Political chimeras: The uncertainty of the chief's speech in the Upper Xingu

Antonio Guerreiro


This article deals with the issue of ritual polities in Southern Amazon, and in particular the case of "chieftaincy without power." Through the analysis of ritual oratory among chiefs in the multiethnic and multilingual system of the Upper Xingu, it considers how the concepts of "ritual condensation" and "chimera" could be useful for the description and analysis of such polities. In the Upper Xingu, certain chiefs are fluent in a verbal genre known as "chiefs' talk," composed of formalized speeches directed either to leaders of other groups or to their own people, depending on the context in which they are delivered. Analyzing discourses of the latter kind among the Kalapalo (a Karib-speaking people of the region), the article shows how both the chief and his audience are symbolically constructed as "paradoxical" subjects characterized by contradictory predicates, and discusses how this is related to Kalapalo ideas on kinship and power. By engaging with the concepts of "ritual condensation" and "chimera," the article resumes the debate on political oratory generated by Pierre Clastres and investigates how uncertainty—rather than "authority" or "belief"—can enact an exchange of perspectives through which the identities of the group and the chief are produced.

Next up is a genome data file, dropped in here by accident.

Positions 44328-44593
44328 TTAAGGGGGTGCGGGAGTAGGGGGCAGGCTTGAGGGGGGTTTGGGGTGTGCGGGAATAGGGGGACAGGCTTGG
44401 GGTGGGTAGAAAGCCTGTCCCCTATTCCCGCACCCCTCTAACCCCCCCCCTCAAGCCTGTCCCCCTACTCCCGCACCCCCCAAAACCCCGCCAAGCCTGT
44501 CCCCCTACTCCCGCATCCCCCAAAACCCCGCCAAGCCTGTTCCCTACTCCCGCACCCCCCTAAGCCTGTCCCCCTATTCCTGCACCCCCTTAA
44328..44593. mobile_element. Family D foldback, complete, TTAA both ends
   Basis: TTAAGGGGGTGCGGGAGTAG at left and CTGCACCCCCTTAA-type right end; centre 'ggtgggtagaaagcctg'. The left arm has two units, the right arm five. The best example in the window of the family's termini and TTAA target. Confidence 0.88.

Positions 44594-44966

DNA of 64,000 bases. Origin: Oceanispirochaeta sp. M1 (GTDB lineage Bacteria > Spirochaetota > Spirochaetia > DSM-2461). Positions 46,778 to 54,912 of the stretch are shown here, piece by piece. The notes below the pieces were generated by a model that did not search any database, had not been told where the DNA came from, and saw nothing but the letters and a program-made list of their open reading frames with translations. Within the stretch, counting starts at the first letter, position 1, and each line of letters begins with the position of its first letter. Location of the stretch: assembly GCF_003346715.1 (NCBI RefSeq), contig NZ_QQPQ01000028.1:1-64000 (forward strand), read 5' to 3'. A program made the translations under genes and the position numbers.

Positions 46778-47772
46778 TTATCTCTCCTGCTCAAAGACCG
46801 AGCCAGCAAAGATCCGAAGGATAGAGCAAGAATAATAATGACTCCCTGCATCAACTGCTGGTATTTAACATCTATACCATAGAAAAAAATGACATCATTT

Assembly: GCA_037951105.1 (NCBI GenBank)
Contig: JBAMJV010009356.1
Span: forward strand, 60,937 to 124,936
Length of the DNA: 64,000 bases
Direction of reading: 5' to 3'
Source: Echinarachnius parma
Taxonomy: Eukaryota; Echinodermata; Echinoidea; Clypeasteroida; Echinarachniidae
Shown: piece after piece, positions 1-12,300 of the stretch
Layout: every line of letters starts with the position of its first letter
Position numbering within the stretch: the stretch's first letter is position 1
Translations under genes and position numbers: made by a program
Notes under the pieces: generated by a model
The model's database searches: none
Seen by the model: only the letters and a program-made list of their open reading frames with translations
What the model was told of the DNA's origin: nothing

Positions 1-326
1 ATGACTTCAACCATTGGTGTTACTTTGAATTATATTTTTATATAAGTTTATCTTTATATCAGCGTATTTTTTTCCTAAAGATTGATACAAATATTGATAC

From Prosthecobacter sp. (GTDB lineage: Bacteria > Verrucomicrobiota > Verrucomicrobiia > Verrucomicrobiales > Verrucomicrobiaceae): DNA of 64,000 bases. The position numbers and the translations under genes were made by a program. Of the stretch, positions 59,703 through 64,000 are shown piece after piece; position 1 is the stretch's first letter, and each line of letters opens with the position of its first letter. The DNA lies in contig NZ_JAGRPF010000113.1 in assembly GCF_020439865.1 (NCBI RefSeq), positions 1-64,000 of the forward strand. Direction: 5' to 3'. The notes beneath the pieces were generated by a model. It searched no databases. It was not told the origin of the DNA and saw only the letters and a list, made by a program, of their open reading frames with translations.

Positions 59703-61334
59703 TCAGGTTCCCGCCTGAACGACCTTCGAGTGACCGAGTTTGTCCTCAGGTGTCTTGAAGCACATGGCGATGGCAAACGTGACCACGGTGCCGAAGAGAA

ritual, political oratory, Pierre Clastres, Amerindian politics, Upper Xingu

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DOI: https://doi.org/10.14318/hau5.1.004